Steve, how long did you work on GREAT FALLS?
Two years on the novel through the actual writing and revising and editing and production, but the process actually started a year or so earlier when I wrote a series of in-depth nonfiction articles about a Marine family who opened up to me with the story of what happened to them when the dad, a Marine captain, went through multiple deployments in the Iraq and Afghanistan wars, and came home a wounded and severely damaged soul who could no longer connect with his wife and three young children. Captain Jason Haag and his wife Elizabeth were uncompromisingly honest with me about the terrible things Jason witnessed and had to do himself in the wars, and about his struggles trying to come back home and rejoin his family, which became harder and harder with each deployment, and finally all but impossible, until a service dog named Axel came into their lives.
Nothing, really. If you’re a young writer you shouldn’t be looking to someone like me for advice. You should just be throwing yourself into learning your craft. You should just be going for it. And you should be failing. Over and over and over. And embracing those failures, which aren’t really failures, of course, just like your successes at that age aren’t really successes. You should be reading tons of stuff, not just for content but critically, taking it apart, figuring out how the author did what he or she did and if it’s any good, or, god forgive, if it’s contrived, hackneyed, clichéd—i.e. false. And never, ever let yourself write anything that’s contrived, hackneyed, clichéd—i.e. false. Unless you do. In which case at least be honest with yourself about what you’ve done and promise never to do it again. You know what Samuel Becket said: “Ever tried. Ever failed. No matter. Try Again. Fail again. Fail better.” Well damn. That does sound like advice after all.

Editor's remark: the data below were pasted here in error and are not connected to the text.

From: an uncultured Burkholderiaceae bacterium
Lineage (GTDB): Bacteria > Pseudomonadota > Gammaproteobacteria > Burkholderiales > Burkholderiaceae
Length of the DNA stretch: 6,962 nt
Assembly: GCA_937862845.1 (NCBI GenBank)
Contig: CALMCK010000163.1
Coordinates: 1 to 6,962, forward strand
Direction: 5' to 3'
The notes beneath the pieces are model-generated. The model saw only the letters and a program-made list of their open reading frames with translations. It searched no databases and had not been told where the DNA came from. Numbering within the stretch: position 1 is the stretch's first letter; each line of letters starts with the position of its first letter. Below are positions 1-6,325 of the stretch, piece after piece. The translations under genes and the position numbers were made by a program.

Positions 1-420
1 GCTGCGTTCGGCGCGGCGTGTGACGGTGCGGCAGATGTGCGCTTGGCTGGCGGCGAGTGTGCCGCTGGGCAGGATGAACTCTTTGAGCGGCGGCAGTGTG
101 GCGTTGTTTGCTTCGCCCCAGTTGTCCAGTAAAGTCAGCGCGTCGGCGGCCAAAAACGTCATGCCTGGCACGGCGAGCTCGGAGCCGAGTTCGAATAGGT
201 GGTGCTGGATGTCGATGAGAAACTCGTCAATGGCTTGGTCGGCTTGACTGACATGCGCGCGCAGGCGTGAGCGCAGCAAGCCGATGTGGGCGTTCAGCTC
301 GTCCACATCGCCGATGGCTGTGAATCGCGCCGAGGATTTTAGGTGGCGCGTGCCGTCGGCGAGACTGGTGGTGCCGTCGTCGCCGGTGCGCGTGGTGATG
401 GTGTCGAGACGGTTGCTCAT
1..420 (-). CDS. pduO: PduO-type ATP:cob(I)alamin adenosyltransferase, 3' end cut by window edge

What are you working on now?
Opening and directing a nonprofit yoga studio where people pay what they can afford, and we make sure yoga is for everybody and not just rich people wearing their Lululemon fashions—free classes for kids in juvenile detention, at a school for emotionally and developmentally challenged teens, at a halfway house for juvenile offenders, at a Head Start program for disadvantaged preschoolers, at a support organization for people with HIV/AIDS. Planting trees and working as development director for an urban reforestation organization to combat in some small ways the ravages of global climate change and also to combat the increasing storm water runoff that’s killing the Chesapeake Bay. Promoting two new books in a middle grade series I’ve written for Scholastic called The Ghosts of War. Writing another book for Scholastic based on the true story of the youngest person to serve in the U.S. military during World War II—a 12-year-old kid from Texas who somehow talked his way into the Navy and served in combat in the South Pacific when he was 13 until his ship was attacked so fiercely by the Japanese that it was no longer seaworthy, and he was wounded, and his best friend was killed, and he was finally discovered to be underage and sent back home.